Paraglasiale prosesser på Gråhøa, Sunndal, Norge : en studie i geomorfologiske prosesser på ustabile fjellparti
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- Institutt for geografi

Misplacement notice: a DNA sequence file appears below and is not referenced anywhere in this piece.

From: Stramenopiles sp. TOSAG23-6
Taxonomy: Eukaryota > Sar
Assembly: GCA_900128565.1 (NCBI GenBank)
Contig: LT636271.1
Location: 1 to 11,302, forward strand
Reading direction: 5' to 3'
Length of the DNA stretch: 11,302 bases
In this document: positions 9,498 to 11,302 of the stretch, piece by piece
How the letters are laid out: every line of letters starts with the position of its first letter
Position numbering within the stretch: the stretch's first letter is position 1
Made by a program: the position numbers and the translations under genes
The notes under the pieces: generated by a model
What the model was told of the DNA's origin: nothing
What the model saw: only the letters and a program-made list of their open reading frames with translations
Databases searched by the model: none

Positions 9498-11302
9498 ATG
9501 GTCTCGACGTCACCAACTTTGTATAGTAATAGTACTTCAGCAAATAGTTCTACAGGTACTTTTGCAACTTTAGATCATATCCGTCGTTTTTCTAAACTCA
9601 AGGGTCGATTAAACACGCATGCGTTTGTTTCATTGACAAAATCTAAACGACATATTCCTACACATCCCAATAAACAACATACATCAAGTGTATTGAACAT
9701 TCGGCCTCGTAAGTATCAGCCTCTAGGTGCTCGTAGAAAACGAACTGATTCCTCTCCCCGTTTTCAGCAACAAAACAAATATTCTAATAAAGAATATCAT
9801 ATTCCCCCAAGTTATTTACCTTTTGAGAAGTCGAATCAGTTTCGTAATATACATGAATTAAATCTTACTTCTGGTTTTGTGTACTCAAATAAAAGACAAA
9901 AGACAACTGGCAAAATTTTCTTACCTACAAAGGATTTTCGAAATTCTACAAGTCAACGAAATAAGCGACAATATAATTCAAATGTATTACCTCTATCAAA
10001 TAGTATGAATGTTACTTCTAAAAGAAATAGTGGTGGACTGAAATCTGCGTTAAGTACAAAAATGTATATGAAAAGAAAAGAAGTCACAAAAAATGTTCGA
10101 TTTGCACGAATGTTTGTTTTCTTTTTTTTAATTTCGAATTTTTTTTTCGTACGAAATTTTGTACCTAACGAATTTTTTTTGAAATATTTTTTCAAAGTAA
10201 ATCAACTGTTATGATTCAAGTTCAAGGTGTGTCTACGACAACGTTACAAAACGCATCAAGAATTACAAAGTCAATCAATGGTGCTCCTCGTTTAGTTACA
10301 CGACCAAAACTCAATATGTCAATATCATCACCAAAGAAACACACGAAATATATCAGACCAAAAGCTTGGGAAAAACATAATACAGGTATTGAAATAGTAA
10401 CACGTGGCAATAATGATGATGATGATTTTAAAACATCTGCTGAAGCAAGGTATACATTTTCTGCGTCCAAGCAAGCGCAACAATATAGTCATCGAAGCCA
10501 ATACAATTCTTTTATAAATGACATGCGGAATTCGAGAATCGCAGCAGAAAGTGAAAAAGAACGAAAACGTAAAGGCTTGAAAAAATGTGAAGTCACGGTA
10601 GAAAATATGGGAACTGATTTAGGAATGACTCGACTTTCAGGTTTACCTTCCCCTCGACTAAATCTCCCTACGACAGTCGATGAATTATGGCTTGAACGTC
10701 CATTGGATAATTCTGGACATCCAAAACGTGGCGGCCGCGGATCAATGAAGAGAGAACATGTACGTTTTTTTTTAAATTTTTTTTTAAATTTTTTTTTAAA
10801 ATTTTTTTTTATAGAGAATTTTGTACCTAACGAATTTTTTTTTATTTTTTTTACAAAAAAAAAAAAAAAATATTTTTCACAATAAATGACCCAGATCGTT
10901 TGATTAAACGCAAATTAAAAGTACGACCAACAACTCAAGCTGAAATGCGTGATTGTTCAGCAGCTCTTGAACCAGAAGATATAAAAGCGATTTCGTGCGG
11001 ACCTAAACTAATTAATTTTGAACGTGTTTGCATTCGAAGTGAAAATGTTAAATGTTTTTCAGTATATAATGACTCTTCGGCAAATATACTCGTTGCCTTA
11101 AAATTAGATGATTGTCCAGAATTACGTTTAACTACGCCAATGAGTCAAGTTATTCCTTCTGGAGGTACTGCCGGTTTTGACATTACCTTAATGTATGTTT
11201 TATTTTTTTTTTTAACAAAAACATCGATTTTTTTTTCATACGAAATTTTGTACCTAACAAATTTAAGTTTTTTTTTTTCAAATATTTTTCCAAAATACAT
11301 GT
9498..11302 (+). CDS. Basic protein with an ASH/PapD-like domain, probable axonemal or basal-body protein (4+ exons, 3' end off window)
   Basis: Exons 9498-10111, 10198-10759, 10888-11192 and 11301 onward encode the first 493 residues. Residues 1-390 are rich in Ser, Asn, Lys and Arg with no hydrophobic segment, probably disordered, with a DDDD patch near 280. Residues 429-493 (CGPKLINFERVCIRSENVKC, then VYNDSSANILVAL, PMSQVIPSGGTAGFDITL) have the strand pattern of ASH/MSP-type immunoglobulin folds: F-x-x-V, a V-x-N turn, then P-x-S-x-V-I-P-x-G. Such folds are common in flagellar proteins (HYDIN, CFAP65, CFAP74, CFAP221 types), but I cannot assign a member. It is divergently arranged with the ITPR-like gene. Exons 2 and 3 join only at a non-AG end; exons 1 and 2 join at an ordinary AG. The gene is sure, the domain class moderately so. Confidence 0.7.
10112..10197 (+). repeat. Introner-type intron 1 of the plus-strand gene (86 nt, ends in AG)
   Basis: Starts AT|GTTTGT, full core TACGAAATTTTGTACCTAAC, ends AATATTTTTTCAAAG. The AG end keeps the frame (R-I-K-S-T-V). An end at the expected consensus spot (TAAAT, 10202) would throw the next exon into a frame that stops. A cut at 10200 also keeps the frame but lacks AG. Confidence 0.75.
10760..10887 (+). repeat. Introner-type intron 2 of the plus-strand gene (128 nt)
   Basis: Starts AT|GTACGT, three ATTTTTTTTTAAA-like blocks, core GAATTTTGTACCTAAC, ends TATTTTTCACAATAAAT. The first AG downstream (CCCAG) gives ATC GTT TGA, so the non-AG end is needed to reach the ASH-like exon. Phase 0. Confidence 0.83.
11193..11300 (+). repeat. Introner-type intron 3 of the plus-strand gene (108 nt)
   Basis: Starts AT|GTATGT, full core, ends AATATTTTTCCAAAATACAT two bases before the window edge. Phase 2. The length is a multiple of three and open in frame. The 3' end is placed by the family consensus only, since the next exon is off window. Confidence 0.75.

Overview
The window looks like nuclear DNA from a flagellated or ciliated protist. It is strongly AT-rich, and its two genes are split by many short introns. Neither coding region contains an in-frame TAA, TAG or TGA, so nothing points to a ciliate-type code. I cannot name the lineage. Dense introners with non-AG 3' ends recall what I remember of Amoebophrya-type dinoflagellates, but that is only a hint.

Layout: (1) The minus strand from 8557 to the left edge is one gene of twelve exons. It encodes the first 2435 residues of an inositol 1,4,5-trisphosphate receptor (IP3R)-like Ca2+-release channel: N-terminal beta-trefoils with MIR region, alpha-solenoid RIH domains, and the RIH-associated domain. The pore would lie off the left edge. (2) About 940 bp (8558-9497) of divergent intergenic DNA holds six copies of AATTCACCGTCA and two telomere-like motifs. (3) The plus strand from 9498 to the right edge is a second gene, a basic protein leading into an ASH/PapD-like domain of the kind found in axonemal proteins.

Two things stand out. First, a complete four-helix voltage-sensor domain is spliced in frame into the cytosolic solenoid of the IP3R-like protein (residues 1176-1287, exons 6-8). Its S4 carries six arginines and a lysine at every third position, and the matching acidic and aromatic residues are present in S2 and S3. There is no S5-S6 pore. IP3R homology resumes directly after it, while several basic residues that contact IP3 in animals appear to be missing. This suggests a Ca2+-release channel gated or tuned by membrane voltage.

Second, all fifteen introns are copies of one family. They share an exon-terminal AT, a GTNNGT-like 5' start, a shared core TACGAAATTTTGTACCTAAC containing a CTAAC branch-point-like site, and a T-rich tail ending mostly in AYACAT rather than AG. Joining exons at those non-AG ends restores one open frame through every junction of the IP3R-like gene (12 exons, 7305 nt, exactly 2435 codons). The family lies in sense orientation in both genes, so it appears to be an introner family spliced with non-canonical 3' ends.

This study is looking at the paraglacial deformation of mountain slopes in deglaciated valleys in order to gain further insight into processes that lead to the development of these landforms. The research question is three fold: 1. Can a gravitational failure planes explain the present deformation and morphology at the site? 2. What earlier slope process are there? 3. Can earlier slope-, permafrost, freeze-thaw activity or glacial retreat processes explain deformation or present day morphology? An unexplained deformation and morphological expression on the plateau and northern slope on the mountain Gråhøa in Sunndal, Møre og Romsdal, Norway. Fieldwork conducted on the site in the period June 2015-October 2015. Several methods try to gain insight into the research question by combining them into one holistic approach. By using kinematic analysis on daylighting discontinuities from the unstable area to explore gravitational failure planes. Remote sensing data by InSAR measurements try to determine present day deformation at the study area. Statistical analysis on field temperature data to determine temperature regime at the site. A morphostratigraphic analysis on DEM. The results of these methods show that the present movement to be less than 2mm/y and discontinuities cannot explain the deformation and morphological expression at the site. The side is likely predisposed for permafrost at lower temperature regime during glacial periods. The morphostratigraphic data indicate that slope processes were probably most active during early Holocene and rates of rock wall retreat is at extreme maximum 881m3/y. The main result show the deformation and morphology at Gråhøa is consistent with paraglacial adjustment from the last ice age. Further research needed on the site in order to establish greater correlation to an example of a landform with paraglacial adjustment.